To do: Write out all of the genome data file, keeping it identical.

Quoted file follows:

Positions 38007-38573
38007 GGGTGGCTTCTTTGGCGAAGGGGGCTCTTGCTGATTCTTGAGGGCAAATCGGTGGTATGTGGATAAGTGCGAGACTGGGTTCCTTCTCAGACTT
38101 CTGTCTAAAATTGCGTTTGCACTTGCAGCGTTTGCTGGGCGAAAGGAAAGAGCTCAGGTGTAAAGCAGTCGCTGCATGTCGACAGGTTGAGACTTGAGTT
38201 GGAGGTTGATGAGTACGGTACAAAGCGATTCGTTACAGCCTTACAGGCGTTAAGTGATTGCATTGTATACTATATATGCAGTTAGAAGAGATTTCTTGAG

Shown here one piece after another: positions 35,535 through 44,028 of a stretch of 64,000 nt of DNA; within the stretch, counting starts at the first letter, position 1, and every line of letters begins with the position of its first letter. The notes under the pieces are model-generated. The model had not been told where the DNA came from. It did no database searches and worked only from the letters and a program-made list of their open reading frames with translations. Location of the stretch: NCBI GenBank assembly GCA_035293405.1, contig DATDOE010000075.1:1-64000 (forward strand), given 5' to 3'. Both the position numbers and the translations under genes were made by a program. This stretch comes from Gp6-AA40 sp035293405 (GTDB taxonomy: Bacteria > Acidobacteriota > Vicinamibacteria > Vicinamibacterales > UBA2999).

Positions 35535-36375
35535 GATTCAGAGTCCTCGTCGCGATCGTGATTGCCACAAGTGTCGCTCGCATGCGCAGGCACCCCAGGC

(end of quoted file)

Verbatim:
Positions 38007-38573
38007 GGGTGGCTTCTTTGGCGAAGGGGGCTCTTGCTGATTCTTGAGGGCAAATCGGTGGTATGTGGATAAGTGCGAGACTGGGTTCCTTCTCAGACTT
38101 CTGTCTAAAATTGCGTTTGCACTTGCAGCGTTTGCTGGGCGAAAGGAAAGAGCTCAGGTGTAAAGCAGTCGCTGCATGTCGACAGGTTGAGACTTGAGTT
38201 GGAGGTTGATGAGTACGGTACAAAGCGATTCGTTACAGCCTTACAGGCGTTAAGTGATTGCATTGTATACTATATATGCAGTTAGAAGAGATTTCTTGAG

Shown here one piece after another: positions 35,535 through 44,028 of a stretch of 64,000 nt of DNA; within the stretch, counting starts at the first letter, position 1, and every line of letters begins with the position of its first letter. The notes under the pieces are model-generated. The model had not been told where the DNA came from. It did no database searches and worked only from the letters and a program-made list of their open reading frames with translations. Location of the stretch: NCBI GenBank assembly GCA_035293405.1, contig DATDOE010000075.1:1-64000 (forward strand), given 5' to 3'. Both the position numbers and the translations under genes were made by a program. This stretch comes from Gp6-AA40 sp035293405 (GTDB taxonomy: Bacteria > Acidobacteriota > Vicinamibacteria > Vicinamibacterales > UBA2999).

Positions 35535-36375
35535 GATTCAGAGTCCTCGTCGCGATCGTGATTGCCACAAGTGTCGCTCGCATGCGCAGGCACCCCAGGC